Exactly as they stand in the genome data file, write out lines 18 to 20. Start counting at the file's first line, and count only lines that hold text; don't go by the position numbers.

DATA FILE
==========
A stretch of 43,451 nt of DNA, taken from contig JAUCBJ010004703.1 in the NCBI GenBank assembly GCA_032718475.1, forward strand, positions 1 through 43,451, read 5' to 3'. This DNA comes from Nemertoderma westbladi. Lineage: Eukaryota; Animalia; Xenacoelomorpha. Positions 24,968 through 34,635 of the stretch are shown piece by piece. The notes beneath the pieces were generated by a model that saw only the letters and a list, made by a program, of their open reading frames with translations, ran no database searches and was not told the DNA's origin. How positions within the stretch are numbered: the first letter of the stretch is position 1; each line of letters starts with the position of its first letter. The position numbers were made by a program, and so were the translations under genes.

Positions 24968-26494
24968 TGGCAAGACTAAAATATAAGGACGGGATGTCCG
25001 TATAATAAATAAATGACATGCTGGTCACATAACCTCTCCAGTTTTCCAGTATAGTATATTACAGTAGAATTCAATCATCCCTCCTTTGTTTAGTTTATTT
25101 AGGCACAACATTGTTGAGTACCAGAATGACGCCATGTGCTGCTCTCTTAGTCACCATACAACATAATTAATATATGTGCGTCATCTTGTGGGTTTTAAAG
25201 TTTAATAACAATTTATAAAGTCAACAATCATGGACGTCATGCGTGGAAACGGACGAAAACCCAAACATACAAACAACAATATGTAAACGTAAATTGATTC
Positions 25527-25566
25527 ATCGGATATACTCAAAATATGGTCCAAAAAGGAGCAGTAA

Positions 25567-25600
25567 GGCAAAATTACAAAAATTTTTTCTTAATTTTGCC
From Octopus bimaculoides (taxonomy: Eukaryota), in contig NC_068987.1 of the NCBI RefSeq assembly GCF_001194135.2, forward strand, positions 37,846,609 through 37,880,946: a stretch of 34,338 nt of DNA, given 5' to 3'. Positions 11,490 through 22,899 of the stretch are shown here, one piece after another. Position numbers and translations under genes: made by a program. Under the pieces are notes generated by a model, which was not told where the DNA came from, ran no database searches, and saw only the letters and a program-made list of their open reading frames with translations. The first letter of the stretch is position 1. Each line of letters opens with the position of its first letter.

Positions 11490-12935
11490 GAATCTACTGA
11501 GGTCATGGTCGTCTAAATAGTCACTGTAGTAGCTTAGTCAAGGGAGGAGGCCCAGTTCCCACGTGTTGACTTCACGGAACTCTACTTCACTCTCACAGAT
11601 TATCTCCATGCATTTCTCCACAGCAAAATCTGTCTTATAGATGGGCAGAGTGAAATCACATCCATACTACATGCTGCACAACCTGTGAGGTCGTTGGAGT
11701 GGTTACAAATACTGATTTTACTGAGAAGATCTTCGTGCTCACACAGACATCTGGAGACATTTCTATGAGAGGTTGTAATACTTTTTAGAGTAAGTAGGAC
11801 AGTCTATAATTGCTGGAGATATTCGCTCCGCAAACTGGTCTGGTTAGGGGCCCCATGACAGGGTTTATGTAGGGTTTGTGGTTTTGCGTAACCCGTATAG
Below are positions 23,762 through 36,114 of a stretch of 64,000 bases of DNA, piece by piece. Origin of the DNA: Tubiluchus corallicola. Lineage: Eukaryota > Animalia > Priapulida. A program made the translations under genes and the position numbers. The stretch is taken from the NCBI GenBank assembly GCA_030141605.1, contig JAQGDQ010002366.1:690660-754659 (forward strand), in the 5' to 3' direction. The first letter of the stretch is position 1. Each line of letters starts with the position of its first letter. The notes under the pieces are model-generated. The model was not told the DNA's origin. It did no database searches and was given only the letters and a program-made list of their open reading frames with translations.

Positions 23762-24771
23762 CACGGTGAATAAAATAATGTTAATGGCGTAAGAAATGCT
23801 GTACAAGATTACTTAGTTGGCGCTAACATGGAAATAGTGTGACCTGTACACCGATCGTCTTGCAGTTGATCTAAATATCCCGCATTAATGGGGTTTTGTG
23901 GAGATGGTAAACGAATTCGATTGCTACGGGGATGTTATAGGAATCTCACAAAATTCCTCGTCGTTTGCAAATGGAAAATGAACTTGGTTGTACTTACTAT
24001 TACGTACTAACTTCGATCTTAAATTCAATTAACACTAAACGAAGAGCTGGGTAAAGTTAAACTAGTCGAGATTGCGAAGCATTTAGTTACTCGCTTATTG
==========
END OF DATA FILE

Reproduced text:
Below are positions 23,762 through 36,114 of a stretch of 64,000 bases of DNA, piece by piece. Origin of the DNA: Tubiluchus corallicola. Lineage: Eukaryota > Animalia > Priapulida. A program made the translations under genes and the position numbers. The stretch is taken from the NCBI GenBank assembly GCA_030141605.1, contig JAQGDQ010002366.1:690660-754659 (forward strand), in the 5' to 3' direction. The first letter of the stretch is position 1. Each line of letters starts with the position of its first letter. The notes under the pieces are model-generated. The model was not told the DNA's origin. It did no database searches and was given only the letters and a program-made list of their open reading frames with translations.

Positions 23762-24771
23762 CACGGTGAATAAAATAATGTTAATGGCGTAAGAAATGCT